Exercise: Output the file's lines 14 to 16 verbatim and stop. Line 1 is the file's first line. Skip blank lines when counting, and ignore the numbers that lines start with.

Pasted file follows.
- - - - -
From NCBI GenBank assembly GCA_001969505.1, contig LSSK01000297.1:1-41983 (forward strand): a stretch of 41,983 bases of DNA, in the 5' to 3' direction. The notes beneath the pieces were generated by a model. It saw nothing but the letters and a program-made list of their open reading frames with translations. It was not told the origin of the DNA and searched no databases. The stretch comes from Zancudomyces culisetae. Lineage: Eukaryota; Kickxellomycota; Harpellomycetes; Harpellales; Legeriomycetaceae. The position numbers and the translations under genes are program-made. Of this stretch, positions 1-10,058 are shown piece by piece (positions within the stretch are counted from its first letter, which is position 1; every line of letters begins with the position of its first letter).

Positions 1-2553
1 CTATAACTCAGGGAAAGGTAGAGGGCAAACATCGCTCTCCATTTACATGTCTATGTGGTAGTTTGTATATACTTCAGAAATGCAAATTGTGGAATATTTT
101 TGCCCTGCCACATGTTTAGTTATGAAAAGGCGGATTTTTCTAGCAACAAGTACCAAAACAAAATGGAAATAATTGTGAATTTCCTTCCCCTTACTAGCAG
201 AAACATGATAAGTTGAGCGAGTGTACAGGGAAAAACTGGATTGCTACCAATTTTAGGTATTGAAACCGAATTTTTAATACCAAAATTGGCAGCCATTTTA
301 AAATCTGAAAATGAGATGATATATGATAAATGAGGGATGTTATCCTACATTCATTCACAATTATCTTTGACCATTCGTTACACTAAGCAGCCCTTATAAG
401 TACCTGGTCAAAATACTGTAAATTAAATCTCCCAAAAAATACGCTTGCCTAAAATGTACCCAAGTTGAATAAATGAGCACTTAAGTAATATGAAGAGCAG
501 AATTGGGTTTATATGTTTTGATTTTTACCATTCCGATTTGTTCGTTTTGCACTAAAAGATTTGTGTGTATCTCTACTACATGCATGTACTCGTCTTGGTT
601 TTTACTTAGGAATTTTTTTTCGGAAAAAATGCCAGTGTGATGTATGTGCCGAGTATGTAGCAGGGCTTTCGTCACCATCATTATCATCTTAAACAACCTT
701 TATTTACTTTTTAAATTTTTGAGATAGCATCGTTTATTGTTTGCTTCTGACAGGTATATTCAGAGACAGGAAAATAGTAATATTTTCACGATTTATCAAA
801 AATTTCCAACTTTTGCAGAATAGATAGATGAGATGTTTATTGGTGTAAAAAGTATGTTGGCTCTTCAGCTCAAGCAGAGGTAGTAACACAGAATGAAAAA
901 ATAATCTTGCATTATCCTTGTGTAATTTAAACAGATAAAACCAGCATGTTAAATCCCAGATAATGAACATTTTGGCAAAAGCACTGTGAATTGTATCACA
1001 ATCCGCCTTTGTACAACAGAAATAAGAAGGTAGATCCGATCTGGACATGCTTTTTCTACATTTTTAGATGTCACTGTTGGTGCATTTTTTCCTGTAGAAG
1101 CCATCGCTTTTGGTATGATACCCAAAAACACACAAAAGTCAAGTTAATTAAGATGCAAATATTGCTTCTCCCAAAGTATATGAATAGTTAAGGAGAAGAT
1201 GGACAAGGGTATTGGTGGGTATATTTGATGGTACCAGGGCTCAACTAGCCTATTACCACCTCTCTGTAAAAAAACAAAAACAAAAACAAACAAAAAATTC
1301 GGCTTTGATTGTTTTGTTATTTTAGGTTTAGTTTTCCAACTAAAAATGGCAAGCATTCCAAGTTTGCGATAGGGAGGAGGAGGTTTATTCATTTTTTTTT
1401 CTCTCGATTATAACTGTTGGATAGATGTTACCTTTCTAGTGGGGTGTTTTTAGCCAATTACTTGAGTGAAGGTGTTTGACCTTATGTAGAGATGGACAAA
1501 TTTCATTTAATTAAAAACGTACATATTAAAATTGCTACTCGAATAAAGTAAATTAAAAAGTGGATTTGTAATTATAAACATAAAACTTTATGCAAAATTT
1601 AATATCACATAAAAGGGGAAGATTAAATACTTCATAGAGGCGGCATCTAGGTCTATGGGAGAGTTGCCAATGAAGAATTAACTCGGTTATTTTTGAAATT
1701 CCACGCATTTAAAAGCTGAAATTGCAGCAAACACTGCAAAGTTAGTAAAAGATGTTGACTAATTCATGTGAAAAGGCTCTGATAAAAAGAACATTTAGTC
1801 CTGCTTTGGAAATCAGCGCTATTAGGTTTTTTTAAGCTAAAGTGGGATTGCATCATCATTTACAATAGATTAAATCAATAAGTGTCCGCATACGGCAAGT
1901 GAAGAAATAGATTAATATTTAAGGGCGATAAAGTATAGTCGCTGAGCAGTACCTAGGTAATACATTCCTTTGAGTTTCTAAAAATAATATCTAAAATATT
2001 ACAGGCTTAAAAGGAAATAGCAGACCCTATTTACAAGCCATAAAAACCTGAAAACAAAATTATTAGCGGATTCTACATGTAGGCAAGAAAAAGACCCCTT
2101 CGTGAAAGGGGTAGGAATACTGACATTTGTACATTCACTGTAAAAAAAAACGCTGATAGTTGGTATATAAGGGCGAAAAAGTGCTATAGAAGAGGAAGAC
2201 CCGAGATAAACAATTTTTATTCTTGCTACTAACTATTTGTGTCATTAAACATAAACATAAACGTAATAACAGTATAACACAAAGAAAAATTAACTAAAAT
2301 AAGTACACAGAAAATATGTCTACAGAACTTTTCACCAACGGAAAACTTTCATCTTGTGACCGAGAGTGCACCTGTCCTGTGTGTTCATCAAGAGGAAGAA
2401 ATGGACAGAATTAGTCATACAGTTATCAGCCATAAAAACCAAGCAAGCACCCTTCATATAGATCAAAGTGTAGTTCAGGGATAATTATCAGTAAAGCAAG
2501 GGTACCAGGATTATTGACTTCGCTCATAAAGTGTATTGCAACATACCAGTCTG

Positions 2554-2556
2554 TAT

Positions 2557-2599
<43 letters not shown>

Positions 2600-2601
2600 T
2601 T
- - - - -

1101 CCATCGCTTTTGGTATGATACCCAAAAACACACAAAAGTCAAGTTAATTAAGATGCAAATATTGCTTCTCCCAAAGTATATGAATAGTTAAGGAGAAGAT
1201 GGACAAGGGTATTGGTGGGTATATTTGATGGTACCAGGGCTCAACTAGCCTATTACCACCTCTCTGTAAAAAAACAAAAACAAAAACAAACAAAAAATTC
1301 GGCTTTGATTGTTTTGTTATTTTAGGTTTAGTTTTCCAACTAAAAATGGCAAGCATTCCAAGTTTGCGATAGGGAGGAGGAGGTTTATTCATTTTTTTTT